Kampala Dojo-Uganda


Essential Karate 

Stances

Of primary importance to the successful performance of karate is learning the correct stances. The new student of karate must place himself in the position of a baby and learn to stand all over again. Like the baby, your mind must be totally receptive to new experiences.


1. Heisoku- tachi (blocked foot stance)

In this stance, the feet are held tightly together with the spine and neck in a straight line. The arms should drop naturally to the sides and the fists should be clenched. In this, as in all stances, you must always face straight ahead relax in the inner self by blocking out all thoughts.  


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2. Musubi-tachi (open foot stance)

This stance is identical to Heisoku-tachi except that the heels are touching, and the toes are separated at a 60 degree angle. This stance is often used at the beginning of Kumite and kata.


3. Heiko-tachi (parallel foot stance)

The feet are separated to the shoulder width and the toes are pointed straight ahead. This is a common stance used for both attacking and defending. 

4. Zenkutsu-tachi (forward stance)

In this position, one leg extends behind the body with the knee kept straight and the foot turned outwards. Lean the upper body forward slightly, and bend the front leg. The distance from the left to the right between the two legs should equal the width of the shoulders. 



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5. Kokutsu- tachi (back stance)

Extend one leg forward so that only the toes are touching the floor. The back leg is bent and hips dropped. Two-thirds of the body weight is supported by the back leg .The front foot is pointed to the front and the back foot turned outwards. The legs are shoulder width apart.

6. Fudo-tachi (ready stance)

This stance is same as Heiko-tachi except that the feet are both turned outwards. The shoulders should be naturally relaxed as this is a preparative stance for action to follow.


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7. Shiko-tachi (Sumo stance)

This is a basic stance derived from sumo wrestling. The legs are spread apart to twice the width of the shoulders, with the knees bent and the feet turned outwards. The hips are dropped and the spine is straight. The upper body should be supported by the hips. In this position (as well as the next one),the center of gravity is much more than in most other stances. Therefore, you must have strong legs and hips for good balance. For obvious reasons, this is not a good stance for executing swift kicking techniques.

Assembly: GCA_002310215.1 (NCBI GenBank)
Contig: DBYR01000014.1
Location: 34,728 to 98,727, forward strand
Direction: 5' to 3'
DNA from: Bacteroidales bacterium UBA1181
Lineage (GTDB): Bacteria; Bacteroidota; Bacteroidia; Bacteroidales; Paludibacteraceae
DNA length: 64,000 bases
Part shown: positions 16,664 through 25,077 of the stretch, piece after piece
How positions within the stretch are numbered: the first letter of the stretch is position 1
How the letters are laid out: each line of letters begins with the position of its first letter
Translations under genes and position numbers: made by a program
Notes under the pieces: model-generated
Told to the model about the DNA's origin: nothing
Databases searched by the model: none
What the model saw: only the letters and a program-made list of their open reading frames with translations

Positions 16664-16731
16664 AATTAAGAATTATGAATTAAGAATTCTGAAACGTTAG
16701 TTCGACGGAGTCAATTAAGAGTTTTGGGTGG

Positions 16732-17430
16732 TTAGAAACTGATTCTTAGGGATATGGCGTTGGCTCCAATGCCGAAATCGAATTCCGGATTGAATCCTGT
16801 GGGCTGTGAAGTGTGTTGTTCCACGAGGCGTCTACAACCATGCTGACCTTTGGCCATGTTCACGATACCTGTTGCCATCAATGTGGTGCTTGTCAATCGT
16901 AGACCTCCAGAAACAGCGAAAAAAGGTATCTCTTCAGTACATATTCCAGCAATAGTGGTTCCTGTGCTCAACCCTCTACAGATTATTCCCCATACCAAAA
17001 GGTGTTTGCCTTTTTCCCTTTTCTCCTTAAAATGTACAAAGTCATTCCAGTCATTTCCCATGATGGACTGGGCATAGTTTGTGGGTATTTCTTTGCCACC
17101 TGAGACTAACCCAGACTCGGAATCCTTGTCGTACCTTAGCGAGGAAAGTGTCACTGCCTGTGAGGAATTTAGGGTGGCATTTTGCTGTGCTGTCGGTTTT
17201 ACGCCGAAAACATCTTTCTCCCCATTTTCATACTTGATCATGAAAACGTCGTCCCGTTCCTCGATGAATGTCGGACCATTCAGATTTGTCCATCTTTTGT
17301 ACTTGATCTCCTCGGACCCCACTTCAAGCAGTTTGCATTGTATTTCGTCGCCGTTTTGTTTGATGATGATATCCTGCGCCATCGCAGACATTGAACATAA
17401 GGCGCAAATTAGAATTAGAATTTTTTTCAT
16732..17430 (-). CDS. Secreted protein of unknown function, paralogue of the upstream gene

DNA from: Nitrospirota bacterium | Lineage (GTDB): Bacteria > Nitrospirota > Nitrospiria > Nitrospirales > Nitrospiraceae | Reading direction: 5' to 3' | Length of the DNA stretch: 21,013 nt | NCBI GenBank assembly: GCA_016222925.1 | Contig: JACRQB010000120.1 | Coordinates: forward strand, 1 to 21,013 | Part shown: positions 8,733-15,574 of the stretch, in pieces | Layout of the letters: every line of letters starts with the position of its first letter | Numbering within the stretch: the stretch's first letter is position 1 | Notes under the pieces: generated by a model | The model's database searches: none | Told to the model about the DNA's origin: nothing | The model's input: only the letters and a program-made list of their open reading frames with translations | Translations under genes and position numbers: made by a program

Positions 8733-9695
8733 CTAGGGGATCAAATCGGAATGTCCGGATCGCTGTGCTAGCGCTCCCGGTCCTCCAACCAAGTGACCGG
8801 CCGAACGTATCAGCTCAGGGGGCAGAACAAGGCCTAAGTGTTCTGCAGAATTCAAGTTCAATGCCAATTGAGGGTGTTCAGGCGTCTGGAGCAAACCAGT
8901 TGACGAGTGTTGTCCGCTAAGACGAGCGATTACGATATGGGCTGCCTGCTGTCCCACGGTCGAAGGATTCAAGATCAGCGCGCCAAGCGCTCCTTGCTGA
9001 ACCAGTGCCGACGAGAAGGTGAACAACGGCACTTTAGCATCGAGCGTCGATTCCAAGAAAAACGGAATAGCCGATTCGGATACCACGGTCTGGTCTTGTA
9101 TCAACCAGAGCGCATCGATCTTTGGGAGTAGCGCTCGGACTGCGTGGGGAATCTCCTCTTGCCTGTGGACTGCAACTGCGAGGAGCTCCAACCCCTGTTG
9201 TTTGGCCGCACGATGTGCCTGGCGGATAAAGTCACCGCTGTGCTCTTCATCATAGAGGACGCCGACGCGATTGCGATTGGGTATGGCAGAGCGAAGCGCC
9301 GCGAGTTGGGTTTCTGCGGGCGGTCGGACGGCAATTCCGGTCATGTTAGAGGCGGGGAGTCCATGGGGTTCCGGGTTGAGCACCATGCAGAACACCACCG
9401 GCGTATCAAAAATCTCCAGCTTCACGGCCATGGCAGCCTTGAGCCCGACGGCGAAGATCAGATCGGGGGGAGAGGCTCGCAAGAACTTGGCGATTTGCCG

8. Kiba-stance (horse stance)

This stance is the same as Shiko-tachi except that the feet are pointed forward and tension is placed on the inner part of the feet. The position is similar to that of riding a horse. 

9. Sanchin-tachi (fighting stance)

This is a common practice stance. One foot is placed one step forward so that its heel is on the same horizontal line as the toes of the same back foot. Both feet are turned in. The distance between the toes of each foot is shoulder width. The tension is placed along the inner of the feet, allowing for a very stable posture. The photos below how to convert from Heiko-tachi to Sanchin-tachi by bringing one foot towards the other using the circular motion so that the feet briefly touch and then separate. The moving foot should end up one step in front and to the side of the stationary foot. 























































































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10. Tsuru-ahsi-tachi (crane stance)

Here, the body is supported on one leg. The sole of the raised foot is placed against the inside if the knee, like a crane standing on one leg. In this stance,@you should be ready to strike with Yoko-geri (side kick) and Uraken (back fist). This is a transitional stance between a period of defense and attack. 

11. Uchi-hachiji-tachi (inner finger 8 stance)

This is named for resemblance of the position of the feet to the Japanese character for the numeral 8. The feet are shoulder width apart, with the toes turned in and the knees turned out. The tension should be placed along the inner edges of the feet, spine, and the sides.

12. Soto-hachiji-tachi (outer finger 8 stance)

This is similar to Fudo-tachi (ready stance) except that the feet are wider apart and therefore the stance is more stable.

13. Kake-ashi-tachi (hooked foot stance)

Like Tsuki-ashi-tachi, this is a transitional stance used to smooth out conversions from one movement to another. Starting from any stance, move one leg backwards@and place it as if hooking it behind the knee of the other leg. Only the toes touch the ground- the back of the foot should be raised. This stance enables you to do one of the two things- to either drop back one step or to prepare for executing a kick.





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14. Futa-ashi-tachi (two legged -stance)

Send with the feet one shoulder width apart. Place one foot just in front of the other with the toes pointing forward. The knees should be relaxed, making this a rather loose and versatile preparative stance.

15. Neko-ashi-tachi (cat stance)

This stance is very similar to Kokutsu-tachi except that the distance between the front and back feet is narrower. Ninety percent of the body weight is supported by the back leg. Because the front leg is held very loosely, its great flexibility allows for very successful kicks. It is generally true that the narrower the stance, the faster the leg action.   

16. Shumoku-tachi orToboku-tachi (T- shaped stance)

Place one foot with the toes pointing straight forward. Place the second foot perpendicular to the first, making a ninety degree angle. The heels of both feet are touching, and the body faces directly forward.  






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